What’s generally concerning to me about Correia is this: in Correia’s three best years, his FIP has been substantially lower than his xFIP. FIP is an ERA analogue calculated from strikeout rate, walk rate, and home run rate with a league specific factor; xFIP is very similar except that it estimates home run rate from flyball rate (the basic concept is that two pitchers with 40% flyball rates should give up home runs at about the same rate and if they don’t, the ballparks in which they pitch are one reason why), which helps adjust for different parks. It’s easy to look at those numbers and see how AT&T and Petco helped Correia out.
But if we use xFIP to point out how his home field helped him in 2006 and 2007 and 2009, we should also use it to point out how weirdly flukey his bad year last year looks. That high home run rate seems way out of place with his groundball and line drive rates staying static and it wouldn’t be a surprise at all to see him cut down on the home runs, despite moving to the more balanced PNC Park. As stated above, he’s not a strikeout pitcher, but his strikeout rate is higher than Paul Mahom (5.6 K/9), Zach Duke (4.7 K/9), and even Ross Ohlendorf’s K-rate with the Pirates (5.9 K/9), which means that he should still at least have some buffer between himself and the Pirates’ defensive meltdowns, should he keep pitching at career rates.
So what happened last year? It’s possible that his PitchFX gives us a clue. Correia’s slider had a vertical break (Quick refresher! Vertical break is measured by PitchFX as where the ball crosses the plane of the plate relative to where it would cross with no spin. Remember, there’s no such thing as a rising fastball, but fastballs typically have positive vertical break values because the spin on a fastball keeps the ball higher in the zone than it would naturally be. Curveballs on the other hand, have negative break values because the spin on a curveball causes the ball to drop more than it normally would. Sliders tend to have slight positive vertical break numbers; the league average over the past few years is generally between 1.5 and 3.0) of 2.0 in 2009, but it jumped to 3.9 in 2010. In other words, his slider stayed up in the zone a a bit more last year. It’s impossible to say that was the reason for his struggles (he’s had similar slider numbers in the past though never quite as high as 3.9) and using FanGraphs’ new heat maps his 2010 sliders don’t look hugely different from the 2009 edition. Of course, comparing the two heat maps by eye is subjective; Correia struggled last year was with home runs, it would make a lot of sense that he left his slider up in the zone a bit too often.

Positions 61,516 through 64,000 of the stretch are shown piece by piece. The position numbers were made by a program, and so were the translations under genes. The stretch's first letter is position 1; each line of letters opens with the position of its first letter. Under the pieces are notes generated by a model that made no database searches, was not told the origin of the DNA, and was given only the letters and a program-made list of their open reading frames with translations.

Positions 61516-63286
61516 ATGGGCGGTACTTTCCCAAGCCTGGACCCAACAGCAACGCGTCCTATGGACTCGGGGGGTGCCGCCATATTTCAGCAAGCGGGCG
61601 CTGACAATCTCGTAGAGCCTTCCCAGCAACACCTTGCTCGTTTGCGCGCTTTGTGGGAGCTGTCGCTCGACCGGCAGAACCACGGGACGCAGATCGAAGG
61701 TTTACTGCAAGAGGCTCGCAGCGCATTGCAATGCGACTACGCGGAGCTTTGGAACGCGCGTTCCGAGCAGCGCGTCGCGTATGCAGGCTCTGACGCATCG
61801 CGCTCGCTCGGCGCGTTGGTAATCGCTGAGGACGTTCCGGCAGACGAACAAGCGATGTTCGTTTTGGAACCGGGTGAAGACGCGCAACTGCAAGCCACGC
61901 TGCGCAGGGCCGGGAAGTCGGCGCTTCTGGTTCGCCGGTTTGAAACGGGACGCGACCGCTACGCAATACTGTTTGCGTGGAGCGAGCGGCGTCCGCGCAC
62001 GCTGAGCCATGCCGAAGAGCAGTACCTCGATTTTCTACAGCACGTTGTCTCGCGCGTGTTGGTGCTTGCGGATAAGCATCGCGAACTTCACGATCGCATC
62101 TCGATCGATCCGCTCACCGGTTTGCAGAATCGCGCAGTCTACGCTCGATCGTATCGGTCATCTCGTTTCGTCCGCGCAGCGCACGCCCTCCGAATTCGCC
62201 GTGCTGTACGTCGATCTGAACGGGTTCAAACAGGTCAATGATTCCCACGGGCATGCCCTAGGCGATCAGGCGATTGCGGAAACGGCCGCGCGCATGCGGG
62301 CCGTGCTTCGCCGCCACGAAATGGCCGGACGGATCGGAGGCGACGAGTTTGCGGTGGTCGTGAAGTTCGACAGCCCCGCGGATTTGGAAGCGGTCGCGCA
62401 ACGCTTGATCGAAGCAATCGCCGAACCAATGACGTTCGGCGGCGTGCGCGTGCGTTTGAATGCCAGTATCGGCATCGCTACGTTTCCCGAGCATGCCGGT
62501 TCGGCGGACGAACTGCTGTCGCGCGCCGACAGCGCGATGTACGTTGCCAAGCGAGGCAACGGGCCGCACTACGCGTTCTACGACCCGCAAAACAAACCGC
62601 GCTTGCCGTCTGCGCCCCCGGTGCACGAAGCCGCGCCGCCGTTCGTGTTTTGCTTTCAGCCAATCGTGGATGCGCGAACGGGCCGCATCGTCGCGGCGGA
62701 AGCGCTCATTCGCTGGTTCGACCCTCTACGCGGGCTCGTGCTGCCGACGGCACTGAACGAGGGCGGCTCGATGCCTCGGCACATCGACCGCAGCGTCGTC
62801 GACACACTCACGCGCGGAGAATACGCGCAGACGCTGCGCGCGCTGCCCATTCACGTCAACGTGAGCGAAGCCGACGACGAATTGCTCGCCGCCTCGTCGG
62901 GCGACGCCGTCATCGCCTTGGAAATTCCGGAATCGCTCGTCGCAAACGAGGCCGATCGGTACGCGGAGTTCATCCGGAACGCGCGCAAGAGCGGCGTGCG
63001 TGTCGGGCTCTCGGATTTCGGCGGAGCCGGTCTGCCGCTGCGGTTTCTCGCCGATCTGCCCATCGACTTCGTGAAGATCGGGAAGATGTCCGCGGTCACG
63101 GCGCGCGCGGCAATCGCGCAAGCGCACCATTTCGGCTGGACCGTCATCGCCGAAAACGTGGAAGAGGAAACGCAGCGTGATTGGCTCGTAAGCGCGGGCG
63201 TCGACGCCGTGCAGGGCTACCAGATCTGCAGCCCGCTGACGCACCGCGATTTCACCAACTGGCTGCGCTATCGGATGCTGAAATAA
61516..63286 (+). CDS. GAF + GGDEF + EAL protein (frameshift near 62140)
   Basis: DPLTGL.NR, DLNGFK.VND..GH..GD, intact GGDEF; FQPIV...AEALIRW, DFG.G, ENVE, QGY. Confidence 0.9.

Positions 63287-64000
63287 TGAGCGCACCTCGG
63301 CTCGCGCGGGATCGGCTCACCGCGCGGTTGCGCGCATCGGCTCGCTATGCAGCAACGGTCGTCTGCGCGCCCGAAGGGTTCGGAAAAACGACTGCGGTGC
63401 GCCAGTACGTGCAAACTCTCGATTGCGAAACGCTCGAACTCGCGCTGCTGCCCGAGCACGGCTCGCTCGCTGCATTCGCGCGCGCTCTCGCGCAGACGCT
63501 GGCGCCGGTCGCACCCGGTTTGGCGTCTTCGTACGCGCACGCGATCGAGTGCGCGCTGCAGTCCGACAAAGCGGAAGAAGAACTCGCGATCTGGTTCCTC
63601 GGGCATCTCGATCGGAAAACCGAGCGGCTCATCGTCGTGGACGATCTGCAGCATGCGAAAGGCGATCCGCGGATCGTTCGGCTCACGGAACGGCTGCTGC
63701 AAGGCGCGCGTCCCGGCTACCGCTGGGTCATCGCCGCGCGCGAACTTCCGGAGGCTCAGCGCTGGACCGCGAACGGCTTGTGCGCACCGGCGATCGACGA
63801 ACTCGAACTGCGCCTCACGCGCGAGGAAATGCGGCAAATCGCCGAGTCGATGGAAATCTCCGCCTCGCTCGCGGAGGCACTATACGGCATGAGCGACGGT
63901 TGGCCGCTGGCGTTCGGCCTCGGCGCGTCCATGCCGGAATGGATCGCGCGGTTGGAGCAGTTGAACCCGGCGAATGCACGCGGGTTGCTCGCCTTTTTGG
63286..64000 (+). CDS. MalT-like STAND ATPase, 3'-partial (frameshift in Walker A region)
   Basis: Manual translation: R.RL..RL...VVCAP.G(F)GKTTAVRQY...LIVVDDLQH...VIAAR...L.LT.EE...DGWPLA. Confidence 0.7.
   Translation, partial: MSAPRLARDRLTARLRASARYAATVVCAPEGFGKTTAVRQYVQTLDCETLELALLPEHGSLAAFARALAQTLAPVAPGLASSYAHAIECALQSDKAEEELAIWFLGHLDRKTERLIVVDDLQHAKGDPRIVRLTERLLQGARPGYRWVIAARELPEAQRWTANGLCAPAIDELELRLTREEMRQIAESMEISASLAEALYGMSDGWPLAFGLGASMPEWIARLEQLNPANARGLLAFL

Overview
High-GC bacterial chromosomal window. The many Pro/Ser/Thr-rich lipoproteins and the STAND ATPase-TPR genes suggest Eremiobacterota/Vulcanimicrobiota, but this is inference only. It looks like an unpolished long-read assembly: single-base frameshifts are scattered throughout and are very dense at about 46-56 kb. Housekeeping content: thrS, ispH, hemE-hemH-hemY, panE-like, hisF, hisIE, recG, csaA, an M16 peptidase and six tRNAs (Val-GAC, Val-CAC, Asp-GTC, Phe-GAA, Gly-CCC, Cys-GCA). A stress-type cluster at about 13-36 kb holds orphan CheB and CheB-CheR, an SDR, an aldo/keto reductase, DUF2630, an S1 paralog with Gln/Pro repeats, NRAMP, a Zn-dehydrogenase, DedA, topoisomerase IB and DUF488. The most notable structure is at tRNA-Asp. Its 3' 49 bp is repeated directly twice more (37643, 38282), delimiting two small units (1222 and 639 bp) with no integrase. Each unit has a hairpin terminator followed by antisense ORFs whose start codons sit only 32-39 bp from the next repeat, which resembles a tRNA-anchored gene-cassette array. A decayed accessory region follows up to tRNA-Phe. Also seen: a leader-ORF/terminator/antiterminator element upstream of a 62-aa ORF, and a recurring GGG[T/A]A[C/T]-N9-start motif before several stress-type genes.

The bottom line is that yes, Correia got help from Petco in 2009 and from AT&T Park in 2006 and 2007 that PNC Park likely won’t afford him. And yes, his 2008 season was truly awful, but I’m not sure his 2010 season was as bad as it appears by just looking at his ERA and adding in the fact that he pitched at Petco. If Ray Searage can keep him throwing strikes and work on his breaking pitches to help him keep the ball on the ground, I wouldn’t be overly surprised if he had a bounce-back year with the Pirates in 2011. That’s a lot of ifs, mind you, given the concerns laid out in the first paragraph, but I don’t think that it’s impossible.